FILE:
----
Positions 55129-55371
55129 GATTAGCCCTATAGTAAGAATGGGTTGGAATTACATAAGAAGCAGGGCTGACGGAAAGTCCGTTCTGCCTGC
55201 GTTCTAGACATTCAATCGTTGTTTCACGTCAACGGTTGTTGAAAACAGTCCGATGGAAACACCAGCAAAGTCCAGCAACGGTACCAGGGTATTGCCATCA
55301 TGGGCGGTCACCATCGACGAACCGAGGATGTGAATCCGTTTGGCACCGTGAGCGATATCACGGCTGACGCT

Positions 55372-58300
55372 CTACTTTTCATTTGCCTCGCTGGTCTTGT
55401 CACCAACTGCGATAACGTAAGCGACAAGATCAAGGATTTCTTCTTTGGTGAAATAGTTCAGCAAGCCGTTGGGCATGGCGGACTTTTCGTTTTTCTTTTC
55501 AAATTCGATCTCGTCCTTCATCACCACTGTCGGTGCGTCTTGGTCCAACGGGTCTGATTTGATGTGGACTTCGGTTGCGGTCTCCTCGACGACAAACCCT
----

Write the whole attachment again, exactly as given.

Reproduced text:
Positions 55129-55371
55129 GATTAGCCCTATAGTAAGAATGGGTTGGAATTACATAAGAAGCAGGGCTGACGGAAAGTCCGTTCTGCCTGC
55201 GTTCTAGACATTCAATCGTTGTTTCACGTCAACGGTTGTTGAAAACAGTCCGATGGAAACACCAGCAAAGTCCAGCAACGGTACCAGGGTATTGCCATCA
55301 TGGGCGGTCACCATCGACGAACCGAGGATGTGAATCCGTTTGGCACCGTGAGCGATATCACGGCTGACGCT

Positions 55372-58300
55372 CTACTTTTCATTTGCCTCGCTGGTCTTGT
55401 CACCAACTGCGATAACGTAAGCGACAAGATCAAGGATTTCTTCTTTGGTGAAATAGTTCAGCAAGCCGTTGGGCATGGCGGACTTTTCGTTTTTCTTTTC
55501 AAATTCGATCTCGTCCTTCATCACCACTGTCGGTGCGTCTTGGTCCAACGGGTCTGATTTGATGTGGACTTCGGTTGCGGTCTCCTCGACGACAAACCCT